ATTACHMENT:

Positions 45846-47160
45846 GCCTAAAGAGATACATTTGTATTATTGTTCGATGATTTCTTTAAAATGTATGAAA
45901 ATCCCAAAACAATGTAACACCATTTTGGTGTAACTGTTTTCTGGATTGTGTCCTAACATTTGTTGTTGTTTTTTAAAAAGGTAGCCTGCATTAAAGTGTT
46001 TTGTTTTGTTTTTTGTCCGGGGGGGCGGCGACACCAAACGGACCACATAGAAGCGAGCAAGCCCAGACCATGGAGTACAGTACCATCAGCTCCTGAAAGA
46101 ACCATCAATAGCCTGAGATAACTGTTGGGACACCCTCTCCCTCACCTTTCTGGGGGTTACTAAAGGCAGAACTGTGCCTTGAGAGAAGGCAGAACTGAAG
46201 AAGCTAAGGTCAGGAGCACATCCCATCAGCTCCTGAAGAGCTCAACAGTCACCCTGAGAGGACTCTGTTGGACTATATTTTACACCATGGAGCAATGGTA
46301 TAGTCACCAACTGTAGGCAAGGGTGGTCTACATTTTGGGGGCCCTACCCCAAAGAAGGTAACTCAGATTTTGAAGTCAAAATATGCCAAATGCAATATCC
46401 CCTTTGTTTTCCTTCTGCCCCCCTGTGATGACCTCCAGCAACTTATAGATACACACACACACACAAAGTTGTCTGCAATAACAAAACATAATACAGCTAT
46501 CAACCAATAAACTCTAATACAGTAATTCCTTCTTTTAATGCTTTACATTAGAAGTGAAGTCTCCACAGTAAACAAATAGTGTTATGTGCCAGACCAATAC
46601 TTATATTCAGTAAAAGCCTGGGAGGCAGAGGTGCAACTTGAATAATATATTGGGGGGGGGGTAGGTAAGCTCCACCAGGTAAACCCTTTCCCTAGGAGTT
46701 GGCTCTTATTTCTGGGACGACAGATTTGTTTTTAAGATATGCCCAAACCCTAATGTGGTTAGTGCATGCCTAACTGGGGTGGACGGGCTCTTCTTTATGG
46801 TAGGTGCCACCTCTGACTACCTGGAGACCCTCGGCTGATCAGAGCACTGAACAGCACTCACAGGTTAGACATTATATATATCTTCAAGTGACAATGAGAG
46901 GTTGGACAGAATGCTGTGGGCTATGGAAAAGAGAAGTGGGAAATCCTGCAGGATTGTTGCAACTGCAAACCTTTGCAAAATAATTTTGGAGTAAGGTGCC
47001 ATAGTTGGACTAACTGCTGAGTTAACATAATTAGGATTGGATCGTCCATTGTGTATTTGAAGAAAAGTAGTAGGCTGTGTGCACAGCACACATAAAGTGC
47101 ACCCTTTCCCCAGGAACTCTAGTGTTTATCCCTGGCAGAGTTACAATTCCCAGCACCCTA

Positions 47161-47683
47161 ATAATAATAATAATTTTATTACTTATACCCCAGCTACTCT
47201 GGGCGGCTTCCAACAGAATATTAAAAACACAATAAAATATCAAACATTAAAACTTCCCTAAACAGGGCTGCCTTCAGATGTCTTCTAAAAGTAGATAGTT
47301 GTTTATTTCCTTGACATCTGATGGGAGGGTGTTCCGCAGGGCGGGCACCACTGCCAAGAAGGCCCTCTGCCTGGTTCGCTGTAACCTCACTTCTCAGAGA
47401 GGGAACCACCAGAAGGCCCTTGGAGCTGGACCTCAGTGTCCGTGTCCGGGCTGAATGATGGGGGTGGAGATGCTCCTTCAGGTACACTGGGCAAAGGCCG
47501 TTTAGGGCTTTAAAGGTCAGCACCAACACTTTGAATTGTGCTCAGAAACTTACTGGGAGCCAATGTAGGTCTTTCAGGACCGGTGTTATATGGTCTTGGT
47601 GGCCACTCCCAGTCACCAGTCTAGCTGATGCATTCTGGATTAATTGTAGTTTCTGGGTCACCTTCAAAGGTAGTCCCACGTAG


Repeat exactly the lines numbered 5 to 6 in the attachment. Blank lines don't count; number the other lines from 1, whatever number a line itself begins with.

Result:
46101 ACCATCAATAGCCTGAGATAACTGTTGGGACACCCTCTCCCTCACCTTTCTGGGGGTTACTAAAGGCAGAACTGTGCCTTGAGAGAAGGCAGAACTGAAG
46201 AAGCTAAGGTCAGGAGCACATCCCATCAGCTCCTGAAGAGCTCAACAGTCACCCTGAGAGGACTCTGTTGGACTATATTTTACACCATGGAGCAATGGTA